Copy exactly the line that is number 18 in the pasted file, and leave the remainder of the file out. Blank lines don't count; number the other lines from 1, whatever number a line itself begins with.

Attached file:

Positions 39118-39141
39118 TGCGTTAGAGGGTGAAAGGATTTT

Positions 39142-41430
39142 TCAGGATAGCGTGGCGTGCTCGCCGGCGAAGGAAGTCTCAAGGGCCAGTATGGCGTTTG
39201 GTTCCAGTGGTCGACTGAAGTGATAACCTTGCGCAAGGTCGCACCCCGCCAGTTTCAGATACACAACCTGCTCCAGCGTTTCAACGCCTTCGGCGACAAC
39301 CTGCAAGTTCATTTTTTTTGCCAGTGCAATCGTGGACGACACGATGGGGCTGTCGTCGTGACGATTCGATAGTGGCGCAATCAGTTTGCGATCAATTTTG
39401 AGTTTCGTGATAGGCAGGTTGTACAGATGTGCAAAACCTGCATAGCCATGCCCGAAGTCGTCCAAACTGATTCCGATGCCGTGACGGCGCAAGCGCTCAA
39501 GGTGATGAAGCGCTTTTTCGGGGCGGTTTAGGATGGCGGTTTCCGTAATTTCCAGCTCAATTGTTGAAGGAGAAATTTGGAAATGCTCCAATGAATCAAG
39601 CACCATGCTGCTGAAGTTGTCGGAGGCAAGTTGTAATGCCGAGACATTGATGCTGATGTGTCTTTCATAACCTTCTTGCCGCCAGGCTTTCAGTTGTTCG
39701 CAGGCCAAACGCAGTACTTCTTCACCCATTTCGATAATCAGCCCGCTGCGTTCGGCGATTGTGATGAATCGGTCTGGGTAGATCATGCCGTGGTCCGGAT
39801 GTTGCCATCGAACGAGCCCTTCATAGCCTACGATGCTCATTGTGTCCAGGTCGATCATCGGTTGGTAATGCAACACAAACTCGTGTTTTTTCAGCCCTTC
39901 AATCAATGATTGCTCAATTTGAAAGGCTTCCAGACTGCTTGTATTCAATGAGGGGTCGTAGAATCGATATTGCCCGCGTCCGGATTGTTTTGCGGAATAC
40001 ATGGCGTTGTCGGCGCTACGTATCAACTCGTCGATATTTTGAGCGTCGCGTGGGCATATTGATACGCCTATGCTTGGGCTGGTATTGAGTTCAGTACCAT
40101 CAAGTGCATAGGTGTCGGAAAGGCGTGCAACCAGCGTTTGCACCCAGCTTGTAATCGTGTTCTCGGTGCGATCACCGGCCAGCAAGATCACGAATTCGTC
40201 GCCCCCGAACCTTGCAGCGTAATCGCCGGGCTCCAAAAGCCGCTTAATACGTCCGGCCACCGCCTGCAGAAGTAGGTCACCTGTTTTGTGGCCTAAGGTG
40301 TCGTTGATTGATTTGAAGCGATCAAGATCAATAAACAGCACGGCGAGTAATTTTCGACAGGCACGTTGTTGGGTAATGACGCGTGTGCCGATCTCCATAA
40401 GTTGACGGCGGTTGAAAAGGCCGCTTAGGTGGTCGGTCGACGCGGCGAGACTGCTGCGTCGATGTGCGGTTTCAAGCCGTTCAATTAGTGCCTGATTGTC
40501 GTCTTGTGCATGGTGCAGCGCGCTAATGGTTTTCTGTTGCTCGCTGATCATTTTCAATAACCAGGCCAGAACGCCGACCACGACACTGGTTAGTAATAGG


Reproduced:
40501 GTCTTGTGCATGGTGCAGCGCGCTAATGGTTTTCTGTTGCTCGCTGATCATTTTCAATAACCAGGCCAGAACGCCGACCACGACACTGGTTAGTAATAGG